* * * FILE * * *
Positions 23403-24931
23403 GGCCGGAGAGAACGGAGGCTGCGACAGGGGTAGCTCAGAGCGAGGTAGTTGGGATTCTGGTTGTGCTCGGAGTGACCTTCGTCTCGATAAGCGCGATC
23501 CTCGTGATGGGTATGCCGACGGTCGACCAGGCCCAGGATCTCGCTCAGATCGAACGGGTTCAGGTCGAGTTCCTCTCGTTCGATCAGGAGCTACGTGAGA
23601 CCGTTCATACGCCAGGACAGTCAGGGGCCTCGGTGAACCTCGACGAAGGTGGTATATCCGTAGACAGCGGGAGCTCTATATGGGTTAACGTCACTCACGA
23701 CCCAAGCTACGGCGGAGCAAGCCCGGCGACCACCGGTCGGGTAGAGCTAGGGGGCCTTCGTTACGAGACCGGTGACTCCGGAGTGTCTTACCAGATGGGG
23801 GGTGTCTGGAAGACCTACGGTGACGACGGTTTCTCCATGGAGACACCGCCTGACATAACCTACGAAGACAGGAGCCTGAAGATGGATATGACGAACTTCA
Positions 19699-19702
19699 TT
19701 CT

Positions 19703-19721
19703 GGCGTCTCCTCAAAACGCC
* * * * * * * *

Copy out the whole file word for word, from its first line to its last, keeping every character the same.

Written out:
Positions 23403-24931
23403 GGCCGGAGAGAACGGAGGCTGCGACAGGGGTAGCTCAGAGCGAGGTAGTTGGGATTCTGGTTGTGCTCGGAGTGACCTTCGTCTCGATAAGCGCGATC
23501 CTCGTGATGGGTATGCCGACGGTCGACCAGGCCCAGGATCTCGCTCAGATCGAACGGGTTCAGGTCGAGTTCCTCTCGTTCGATCAGGAGCTACGTGAGA
23601 CCGTTCATACGCCAGGACAGTCAGGGGCCTCGGTGAACCTCGACGAAGGTGGTATATCCGTAGACAGCGGGAGCTCTATATGGGTTAACGTCACTCACGA
23701 CCCAAGCTACGGCGGAGCAAGCCCGGCGACCACCGGTCGGGTAGAGCTAGGGGGCCTTCGTTACGAGACCGGTGACTCCGGAGTGTCTTACCAGATGGGG
23801 GGTGTCTGGAAGACCTACGGTGACGACGGTTTCTCCATGGAGACACCGCCTGACATAACCTACGAAGACAGGAGCCTGAAGATGGATATGACGAACTTCA
Positions 19699-19702
19699 TT
19701 CT

Positions 19703-19721
19703 GGCGTCTCCTCAAAACGCC